“It really has enabled us to do the full phase for the build-out which should serve the entirety of Eastern Iowa for the next 20-plus years,” he said.
Funding for airport terminal upgrades also has been announced for the Des Moines International Airport, the Washington Municipal Airport, the Council Bluffs Municipal Airport and the Dubuque Regional Airport.
More than 70 other regional and municipal airports in Iowa received funding from the Federal Airport Administration to maintain their airports.
The law has allocated $113 million to Iowa to improve water infrastructure and safety.
In total, the amount dedicated to water infrastructure, including drinking water and service line replacement, is about triple what the state would normally see, said Theresa Enright, the State Revolving Fund program coordinator with the Iowa Department of Natural Resources.
The state has identified 11 projects in the first round of funding for $24 million in supplemental funding for clean water initiatives, and $28.5 million for drinking water. The Iowa DNR is required to give 49 percent of the money away as loan forgiveness with a focus on disadvantaged communities, Enright said.
“I feel like we’re delivering a methodology of distributing the funding that is fair and equitable as we can, based off of Congress’s general intent, that this funding should be directed toward disadvantaged communities,” Enright said.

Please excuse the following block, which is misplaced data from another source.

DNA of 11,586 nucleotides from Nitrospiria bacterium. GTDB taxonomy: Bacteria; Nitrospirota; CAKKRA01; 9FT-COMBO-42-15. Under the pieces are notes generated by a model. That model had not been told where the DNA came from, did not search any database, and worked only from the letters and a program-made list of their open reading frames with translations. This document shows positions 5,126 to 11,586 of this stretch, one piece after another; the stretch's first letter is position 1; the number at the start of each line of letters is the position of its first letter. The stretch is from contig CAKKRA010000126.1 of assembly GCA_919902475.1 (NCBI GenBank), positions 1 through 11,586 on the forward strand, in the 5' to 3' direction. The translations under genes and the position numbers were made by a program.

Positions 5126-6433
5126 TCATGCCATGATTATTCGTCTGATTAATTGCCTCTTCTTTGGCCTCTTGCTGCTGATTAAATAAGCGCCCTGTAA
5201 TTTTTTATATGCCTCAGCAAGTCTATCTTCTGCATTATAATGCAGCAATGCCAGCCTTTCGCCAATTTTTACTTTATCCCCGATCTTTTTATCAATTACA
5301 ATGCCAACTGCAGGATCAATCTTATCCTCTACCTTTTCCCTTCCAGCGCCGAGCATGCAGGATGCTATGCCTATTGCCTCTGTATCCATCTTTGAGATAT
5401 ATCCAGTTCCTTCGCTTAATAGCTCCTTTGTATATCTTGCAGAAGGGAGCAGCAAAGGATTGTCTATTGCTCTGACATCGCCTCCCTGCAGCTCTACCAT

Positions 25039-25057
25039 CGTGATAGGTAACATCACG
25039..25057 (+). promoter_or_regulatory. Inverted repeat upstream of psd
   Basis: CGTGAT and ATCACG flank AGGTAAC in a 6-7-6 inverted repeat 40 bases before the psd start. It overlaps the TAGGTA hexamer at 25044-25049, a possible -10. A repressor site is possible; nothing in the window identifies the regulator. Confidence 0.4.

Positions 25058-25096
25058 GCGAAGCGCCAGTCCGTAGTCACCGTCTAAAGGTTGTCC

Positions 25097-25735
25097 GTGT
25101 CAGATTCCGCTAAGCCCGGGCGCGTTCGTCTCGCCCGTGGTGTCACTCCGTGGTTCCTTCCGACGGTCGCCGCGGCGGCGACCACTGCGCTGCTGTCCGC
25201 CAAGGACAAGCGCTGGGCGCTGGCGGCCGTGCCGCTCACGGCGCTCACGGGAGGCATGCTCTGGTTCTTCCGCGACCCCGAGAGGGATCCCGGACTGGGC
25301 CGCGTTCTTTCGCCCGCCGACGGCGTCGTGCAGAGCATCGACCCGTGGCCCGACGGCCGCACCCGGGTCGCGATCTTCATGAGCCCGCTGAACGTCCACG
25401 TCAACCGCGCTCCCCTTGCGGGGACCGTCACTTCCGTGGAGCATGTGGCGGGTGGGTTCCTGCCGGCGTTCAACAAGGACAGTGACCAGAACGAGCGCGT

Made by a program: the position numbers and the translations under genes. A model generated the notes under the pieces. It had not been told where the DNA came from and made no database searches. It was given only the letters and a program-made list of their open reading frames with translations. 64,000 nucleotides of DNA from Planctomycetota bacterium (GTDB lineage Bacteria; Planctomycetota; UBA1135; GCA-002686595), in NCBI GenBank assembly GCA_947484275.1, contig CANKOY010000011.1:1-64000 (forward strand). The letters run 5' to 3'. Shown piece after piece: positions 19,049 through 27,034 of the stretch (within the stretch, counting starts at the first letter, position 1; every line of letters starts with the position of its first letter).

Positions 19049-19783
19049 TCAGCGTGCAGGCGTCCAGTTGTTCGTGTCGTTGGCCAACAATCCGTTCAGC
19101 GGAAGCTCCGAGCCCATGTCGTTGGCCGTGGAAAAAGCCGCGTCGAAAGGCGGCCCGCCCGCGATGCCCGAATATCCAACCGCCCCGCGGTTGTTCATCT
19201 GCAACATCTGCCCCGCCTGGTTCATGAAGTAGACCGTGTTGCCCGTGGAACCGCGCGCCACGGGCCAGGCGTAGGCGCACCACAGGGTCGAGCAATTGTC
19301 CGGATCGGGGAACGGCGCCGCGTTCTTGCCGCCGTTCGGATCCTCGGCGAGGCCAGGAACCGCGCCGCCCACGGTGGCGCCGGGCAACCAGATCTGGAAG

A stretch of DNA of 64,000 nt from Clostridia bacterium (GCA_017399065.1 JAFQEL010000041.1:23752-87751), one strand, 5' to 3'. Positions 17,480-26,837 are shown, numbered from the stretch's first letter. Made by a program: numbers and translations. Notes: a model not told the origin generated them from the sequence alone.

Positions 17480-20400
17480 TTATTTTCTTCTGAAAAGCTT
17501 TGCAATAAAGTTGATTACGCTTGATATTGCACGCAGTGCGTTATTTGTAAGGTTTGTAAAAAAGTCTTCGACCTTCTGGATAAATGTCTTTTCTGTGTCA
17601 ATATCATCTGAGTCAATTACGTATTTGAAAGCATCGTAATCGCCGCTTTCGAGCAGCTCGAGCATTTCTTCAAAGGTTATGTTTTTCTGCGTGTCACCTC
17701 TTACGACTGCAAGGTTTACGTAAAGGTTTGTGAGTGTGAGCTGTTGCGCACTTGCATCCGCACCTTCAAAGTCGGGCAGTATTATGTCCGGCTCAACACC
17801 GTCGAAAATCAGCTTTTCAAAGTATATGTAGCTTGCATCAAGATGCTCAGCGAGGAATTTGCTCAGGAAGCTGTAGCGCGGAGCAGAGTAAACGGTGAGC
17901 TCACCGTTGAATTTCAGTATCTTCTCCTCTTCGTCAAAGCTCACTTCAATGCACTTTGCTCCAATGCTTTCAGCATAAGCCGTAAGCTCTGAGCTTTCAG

White House figures show $45 million has been allocated to replacing lead service lines, and the Iowa DNR is in the process of building an inventory of lead service lines to identify areas in need of replacement, Enright said. The inventory is due to the Environmental Protection Agency by October 2024.
“We, pretty much as a state as a whole, don’t know where all of our lead lines exist, if they do,” Enright said.
Multiple initiatives are coming to Iowa relating to electric vehicles, buses and charging stations.
Iowa has been allocated $18.5 million to install electric vehicle chargers across the state. Over the total five-year span, Iowa is set to receive over $50 million. As of 2021, Iowa had more than 5,880 electric vehicles registered in the state, according to the Iowa DOT.
Iowa received more than $15 million to purchase low- and no-emission buses for local transit programs. The funds can be used to purchase both battery-powered buses and buses that use propane as fuel, which emits less CO2 than traditional diesel buses.
Thirteen rural Iowa school districts also were selected for rebates to purchase electric and low-emission school buses through an EPA program. The schools will purchase a combined 28 electric buses and two propane-powered buses.
Logan-Magnolia School District in Western Iowa’s Logan was awarded nearly $2 million to purchase five electric buses. Superintendent Tom Ridder said he’s hoping the funds will cover the full cost of the buses, saving the school significant money.
While Ridder said the school doesn’t yet know the cost of the electricity to charge the buses, he expects there will be cost savings compared with the cost of fuel.
“You're replacing five buses, obviously the diesel buses are not as expensive, but you have an opportunity to save money on buses, plus also help the environment,” he said. “It's kind of an easy decision to make.”
In other areas, Iowa has been allocated $68 million for infrastructure resilience, $360 million for ports and waterways, $5.9 million for pollution cleanup and $57 million for energy efficiency and power.